Yes, the road.

Yes, the road.
Eagle Nest, New Mexico. “People like to drive because driving is actually and symbolically an almost perfect mechanism for escape…there is probably no human being who does not have troubles, real or imagined, from which he at times feels the need to flee.” George R. Stewart.


My Photo
Brooklin, Maine, United States
We own a 1975 GMC Sierra Grande 15 in Maine and an '86 Chevrolet Custom Deluxe 10 in West Texas. Also a pair of '97 Volvo 850 wagons. Average age in the fleet is 26 years--we're recycling. I've published 2 novels: THE LAW OF DREAMS (2006), and THE O'BRIENS (2012), and 2 collections of stories NIGHT DRIVING (1987), and TRAVELLING LIGHT (2013). Novel # 3, CARRY ME, will be out from Pantheon (US) and House of Anansi (Canada) in March 2016 and Editions Philippe-Rey (Paris) will publish it as PORTE-MOI. More of my book stuff at I was a Fellow at the Netherlands Institute for Advanced Study for 2012-13. I've been teaching at Colorado College, Wichita State, and in the MFA program at Queens University of Charlotte. In 2015-16 I'll be a Fellow at Harvard University's Radcliffe Institute for Advanced Study. SUBSCRIBE TO THE AUTOLITERATE DAILY EMAIL by hitting the button to the right. It's free. Never an ad, never a sales pitch.

Tuesday, October 6, 2015

Stoney Reserve, foothills. province of Alberta

these from Colin Washburn, on the road:
Alberta 22 is one of the most beautiful roads in the world, if you ask me. Especially the stretch from Rocky Mountain House to Pincher Creek. That's the Rocky Mountain front range to the right, if you're heading south. I always see bald eagles on this road.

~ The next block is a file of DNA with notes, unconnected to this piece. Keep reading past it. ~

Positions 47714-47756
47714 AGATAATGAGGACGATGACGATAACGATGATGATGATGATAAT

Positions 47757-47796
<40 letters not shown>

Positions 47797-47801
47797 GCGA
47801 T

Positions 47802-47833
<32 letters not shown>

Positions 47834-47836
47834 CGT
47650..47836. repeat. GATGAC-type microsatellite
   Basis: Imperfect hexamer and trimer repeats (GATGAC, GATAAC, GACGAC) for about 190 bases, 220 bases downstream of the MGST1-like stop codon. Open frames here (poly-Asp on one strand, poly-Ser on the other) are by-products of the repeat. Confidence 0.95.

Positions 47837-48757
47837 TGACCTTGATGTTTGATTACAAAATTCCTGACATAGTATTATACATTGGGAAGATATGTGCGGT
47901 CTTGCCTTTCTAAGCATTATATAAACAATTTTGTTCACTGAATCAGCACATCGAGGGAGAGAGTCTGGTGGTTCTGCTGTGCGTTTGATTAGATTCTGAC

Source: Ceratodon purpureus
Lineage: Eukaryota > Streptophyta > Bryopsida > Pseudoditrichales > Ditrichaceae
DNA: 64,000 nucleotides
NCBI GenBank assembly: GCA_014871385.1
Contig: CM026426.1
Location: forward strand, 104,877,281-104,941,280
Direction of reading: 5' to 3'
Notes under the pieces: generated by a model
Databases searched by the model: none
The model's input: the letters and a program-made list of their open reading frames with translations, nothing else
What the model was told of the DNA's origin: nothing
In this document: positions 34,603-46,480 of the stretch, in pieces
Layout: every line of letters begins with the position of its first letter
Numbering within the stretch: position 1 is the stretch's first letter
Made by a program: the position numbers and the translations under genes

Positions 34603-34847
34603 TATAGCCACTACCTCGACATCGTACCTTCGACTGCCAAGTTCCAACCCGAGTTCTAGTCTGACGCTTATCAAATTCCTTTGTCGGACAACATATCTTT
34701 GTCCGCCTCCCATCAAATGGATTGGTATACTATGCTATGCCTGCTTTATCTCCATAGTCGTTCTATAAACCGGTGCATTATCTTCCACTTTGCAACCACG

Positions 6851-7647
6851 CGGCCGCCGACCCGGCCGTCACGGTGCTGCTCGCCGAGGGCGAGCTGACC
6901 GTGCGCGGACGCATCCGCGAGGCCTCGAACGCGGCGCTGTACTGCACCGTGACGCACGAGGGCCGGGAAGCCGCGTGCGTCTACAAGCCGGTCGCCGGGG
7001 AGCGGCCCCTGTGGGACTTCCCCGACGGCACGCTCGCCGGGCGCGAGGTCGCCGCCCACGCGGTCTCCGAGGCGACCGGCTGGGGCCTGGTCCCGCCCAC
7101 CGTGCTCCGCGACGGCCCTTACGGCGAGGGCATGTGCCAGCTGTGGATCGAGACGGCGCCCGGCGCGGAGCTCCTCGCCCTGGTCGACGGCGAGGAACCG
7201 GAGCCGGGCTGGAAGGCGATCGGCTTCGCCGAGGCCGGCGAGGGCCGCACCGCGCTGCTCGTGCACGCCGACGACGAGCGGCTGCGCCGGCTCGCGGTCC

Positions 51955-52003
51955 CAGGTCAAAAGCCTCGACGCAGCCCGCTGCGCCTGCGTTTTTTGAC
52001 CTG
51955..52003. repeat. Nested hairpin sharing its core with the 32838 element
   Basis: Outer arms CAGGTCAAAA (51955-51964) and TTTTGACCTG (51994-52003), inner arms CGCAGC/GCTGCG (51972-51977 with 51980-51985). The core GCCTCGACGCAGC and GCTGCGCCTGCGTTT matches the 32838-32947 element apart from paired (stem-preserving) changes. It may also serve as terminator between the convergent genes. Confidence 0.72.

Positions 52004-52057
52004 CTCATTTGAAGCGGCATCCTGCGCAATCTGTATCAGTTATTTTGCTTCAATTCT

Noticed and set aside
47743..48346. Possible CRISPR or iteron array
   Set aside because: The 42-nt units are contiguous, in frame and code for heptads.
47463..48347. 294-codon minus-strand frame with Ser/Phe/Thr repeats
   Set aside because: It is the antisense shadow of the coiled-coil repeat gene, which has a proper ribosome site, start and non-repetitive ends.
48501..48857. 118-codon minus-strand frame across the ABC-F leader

In Alberta, they are called Texas Gates. In Texas they're called cattle guards. In Switzerland -- Grille Canadien. Go figure. Below: horse race at Morley, on the Stoney Reserve.

Monday, October 5, 2015

Sunday, October 4, 2015

Stephen Shore: American Surfaces

Stephen Shore, American Surfaces: Queens, New York, April 1972

from a review of Shore's 2014 show, posted on Esse 
"...Shore has the unique ability to document vernacular subjects with the formal casualness of a vacation snapshot but in a way that invests them with a kind of existential monumentality. In other words, he makes the overlooked details of everyday life important, plucking them from their place in space and time with the click of a well-placed shutter. Seen together, his photographs of American roadsides from the 1970s look as contemporary as his images of modern day Abu Dhabi. Scale is often the only giveaway about “when” we are seeing in Shore’s photographs. Keeping the size of the original images, the show lets the older snapshots brush up (sometimes quite literally) against the artist’s more recent large-scale prints..."

Saturday, October 3, 2015

Agnes Martin at Tate Modern, the grid, Saskatchewan

Geometry has nothing to do with it. It’s all about finding perfection and perfection can’t be found in something so rigid as geometry. You have to go elsewhere for that, in between the lines.                                                                                                                                  — Agnes Martin